‘Who Else Is Spying on Me?’ Muslim Americans Bring the Fight Against Surveillance to the Supreme Court

Source: Time

Imam Yassir Fazaga remembers the panic he felt. He remembers opening up the electrical sockets in his office and searching behind his computer monitor, looking for recording devices. In conversations with congregants, especially unfamiliar ones, he had doubts. “Who else is an informant? Who else is spying on me?” he recalls thinking.

It was the mid-2000s, and Fazaga had just learned that in the years after 9/11, the FBI had sent a man to spy on the community at his mosque in Mission Viejo, Calif., where Fazaga was the religious leader. The informant, a man with a criminal history who had worked for the FBI for years, had recorded hundreds of hours of audio and video conversations and helped the bureau listen in on private conversations between congregants and their spiritual advisors, according to allegations made in court documents. He’d even gone so far as to propose to two other community members that “we should bomb something.”

In the aftermath of 9/11, the Patriot Act and other government measures vastly expanded the bureau’s authority to surveil Americans, and it reportedly increased its use of informants to record numbers in the decade after the attacks. Of the more than 970 terrorism defendants prosecuted by the DOJ since 9/11, more than one third were caught up in FBI stings; and about 300 of those cases involved the use of informants, according to the Intercept. State and local law enforcement groups also got much more aggressive in their methods post-9/11. In 2018, the New York Police Department settled a lawsuit that accused it of illegally infiltrating student groups and mosques in a program that ran from around 2002 to 2014—an endeavor that the NYPD acknowledged led to no credible intelligence leads.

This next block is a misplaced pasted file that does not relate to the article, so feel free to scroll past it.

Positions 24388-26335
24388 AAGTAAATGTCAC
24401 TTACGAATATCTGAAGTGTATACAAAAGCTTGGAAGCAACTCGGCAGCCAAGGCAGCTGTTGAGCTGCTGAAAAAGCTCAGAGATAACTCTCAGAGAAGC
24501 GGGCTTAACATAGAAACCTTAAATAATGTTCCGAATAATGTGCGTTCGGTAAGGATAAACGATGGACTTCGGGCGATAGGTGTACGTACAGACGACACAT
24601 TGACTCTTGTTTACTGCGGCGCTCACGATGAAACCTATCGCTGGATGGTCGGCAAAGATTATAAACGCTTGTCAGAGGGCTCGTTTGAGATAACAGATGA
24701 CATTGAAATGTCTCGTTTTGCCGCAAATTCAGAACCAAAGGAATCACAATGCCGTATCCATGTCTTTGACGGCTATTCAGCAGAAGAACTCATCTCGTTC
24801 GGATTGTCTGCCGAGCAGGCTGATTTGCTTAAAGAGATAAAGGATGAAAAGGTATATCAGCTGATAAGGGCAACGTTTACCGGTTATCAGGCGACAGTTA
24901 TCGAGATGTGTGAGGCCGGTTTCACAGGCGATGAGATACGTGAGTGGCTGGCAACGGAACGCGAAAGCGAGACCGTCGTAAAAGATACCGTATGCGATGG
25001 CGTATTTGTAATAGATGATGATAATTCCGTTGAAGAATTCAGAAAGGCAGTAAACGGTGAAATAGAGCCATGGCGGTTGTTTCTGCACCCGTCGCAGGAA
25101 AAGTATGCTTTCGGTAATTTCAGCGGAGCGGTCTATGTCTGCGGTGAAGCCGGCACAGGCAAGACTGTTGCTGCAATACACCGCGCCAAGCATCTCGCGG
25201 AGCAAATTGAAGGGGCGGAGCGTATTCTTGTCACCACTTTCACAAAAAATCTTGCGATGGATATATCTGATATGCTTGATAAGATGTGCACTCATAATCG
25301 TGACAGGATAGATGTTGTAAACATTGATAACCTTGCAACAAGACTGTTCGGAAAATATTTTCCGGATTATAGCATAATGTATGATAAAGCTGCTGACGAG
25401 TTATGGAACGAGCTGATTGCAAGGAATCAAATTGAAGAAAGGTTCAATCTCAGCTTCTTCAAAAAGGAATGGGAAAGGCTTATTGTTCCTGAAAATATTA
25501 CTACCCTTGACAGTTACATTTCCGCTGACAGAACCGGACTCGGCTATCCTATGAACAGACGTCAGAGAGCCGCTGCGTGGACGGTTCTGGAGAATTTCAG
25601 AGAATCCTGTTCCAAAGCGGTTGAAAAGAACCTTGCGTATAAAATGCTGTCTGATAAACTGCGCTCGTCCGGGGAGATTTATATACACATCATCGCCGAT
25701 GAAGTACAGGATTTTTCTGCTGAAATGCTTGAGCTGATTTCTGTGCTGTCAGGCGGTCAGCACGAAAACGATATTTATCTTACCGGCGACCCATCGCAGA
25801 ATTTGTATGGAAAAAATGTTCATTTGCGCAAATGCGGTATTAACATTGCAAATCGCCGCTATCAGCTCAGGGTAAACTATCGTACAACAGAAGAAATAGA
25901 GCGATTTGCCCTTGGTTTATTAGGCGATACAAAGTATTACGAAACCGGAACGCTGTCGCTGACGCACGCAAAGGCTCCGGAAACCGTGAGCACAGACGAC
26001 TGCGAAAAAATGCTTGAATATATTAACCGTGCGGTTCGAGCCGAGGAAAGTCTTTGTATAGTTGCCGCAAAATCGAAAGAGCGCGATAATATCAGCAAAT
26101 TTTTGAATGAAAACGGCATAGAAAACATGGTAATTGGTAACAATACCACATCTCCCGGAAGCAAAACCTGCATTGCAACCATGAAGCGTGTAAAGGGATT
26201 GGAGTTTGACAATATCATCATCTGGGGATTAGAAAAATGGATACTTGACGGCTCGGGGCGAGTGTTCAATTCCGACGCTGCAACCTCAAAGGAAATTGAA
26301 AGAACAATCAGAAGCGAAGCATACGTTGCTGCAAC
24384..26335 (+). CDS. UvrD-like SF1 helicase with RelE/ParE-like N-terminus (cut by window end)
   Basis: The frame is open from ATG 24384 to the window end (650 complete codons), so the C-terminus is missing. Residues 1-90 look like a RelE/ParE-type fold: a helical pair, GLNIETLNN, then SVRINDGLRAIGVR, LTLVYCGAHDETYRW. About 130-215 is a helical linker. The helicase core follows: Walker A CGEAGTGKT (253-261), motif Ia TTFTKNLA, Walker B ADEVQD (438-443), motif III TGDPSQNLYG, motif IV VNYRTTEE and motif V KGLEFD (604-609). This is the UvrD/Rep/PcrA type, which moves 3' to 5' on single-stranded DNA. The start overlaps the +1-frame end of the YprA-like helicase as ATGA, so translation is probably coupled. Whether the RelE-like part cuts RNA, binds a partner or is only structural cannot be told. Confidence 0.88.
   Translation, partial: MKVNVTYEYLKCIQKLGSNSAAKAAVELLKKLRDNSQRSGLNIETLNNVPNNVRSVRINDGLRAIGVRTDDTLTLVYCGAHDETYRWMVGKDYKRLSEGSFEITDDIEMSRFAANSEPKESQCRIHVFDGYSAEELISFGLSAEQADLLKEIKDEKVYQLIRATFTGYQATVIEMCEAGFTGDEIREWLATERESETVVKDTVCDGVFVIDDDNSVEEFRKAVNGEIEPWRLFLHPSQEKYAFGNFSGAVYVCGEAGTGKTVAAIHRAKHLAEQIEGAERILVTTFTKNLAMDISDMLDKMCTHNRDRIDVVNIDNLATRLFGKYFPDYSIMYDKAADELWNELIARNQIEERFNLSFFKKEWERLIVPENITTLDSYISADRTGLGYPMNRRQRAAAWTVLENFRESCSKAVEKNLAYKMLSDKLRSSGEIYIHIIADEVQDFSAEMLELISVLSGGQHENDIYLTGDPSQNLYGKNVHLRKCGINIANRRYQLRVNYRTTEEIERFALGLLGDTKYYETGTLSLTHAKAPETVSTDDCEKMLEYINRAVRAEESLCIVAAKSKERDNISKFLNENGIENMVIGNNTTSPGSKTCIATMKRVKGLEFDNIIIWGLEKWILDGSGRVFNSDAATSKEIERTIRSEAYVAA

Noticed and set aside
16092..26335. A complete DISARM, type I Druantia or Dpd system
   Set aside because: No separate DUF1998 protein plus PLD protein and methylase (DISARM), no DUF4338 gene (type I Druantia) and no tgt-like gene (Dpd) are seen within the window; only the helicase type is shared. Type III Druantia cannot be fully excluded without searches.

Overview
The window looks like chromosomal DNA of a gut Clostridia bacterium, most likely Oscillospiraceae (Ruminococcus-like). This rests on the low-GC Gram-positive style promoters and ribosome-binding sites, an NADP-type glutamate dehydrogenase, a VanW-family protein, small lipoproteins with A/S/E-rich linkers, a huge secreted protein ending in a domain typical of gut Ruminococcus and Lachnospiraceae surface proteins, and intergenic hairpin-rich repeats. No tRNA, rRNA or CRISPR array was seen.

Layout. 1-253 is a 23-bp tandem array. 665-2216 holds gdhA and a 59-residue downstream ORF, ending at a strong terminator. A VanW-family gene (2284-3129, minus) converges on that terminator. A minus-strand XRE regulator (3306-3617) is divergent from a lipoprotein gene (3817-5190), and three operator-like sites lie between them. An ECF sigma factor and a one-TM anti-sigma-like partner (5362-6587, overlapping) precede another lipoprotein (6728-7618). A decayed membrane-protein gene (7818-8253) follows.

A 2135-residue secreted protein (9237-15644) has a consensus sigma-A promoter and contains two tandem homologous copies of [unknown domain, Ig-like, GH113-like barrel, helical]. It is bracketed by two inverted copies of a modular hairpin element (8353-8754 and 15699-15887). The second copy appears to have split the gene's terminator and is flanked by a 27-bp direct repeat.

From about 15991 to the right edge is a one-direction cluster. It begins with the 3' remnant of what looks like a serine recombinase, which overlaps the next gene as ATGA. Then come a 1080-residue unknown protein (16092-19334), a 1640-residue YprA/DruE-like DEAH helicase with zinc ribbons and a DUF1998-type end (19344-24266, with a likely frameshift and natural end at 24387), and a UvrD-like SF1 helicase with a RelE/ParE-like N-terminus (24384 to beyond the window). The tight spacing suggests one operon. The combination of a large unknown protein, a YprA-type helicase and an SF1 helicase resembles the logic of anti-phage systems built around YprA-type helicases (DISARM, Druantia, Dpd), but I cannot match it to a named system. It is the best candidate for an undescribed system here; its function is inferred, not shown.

Read More: How 9/11 Radically Expanded the Power of the U.S. Government

It’s impossible to know the full extent of the post-9/11 surveillance apparatus, in part because many programs remain secret, but civil rights groups say Muslims were unfairly targeted because of their religion. “We were all deemed as suspects until proven innocent,” says Hussam Ayloush, the head of the Council on American-Islamic Relations’ Los Angeles branch. “We were all deemed as guilty until proven innocent.” Recent studies, including a 2019 survey of FBI activity in Southern California, suggest law enforcement agencies target Muslim American communities in a discriminatory way by predominantly asking questions about their religious practices or mosques in interviews at their homes. And for many Muslim Americans, the post-9/11 increase in government surveillance has combined with the well-documented spike in Islamophobic incidents against them to unsettling effects. In a 2017 Pew Survey of U.S. Muslims, about half reported that they believe their fellow citizens view them as anti-American and that they experienced at least one incident of discrimination in the year before taking the survey.

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Categories: Good governance

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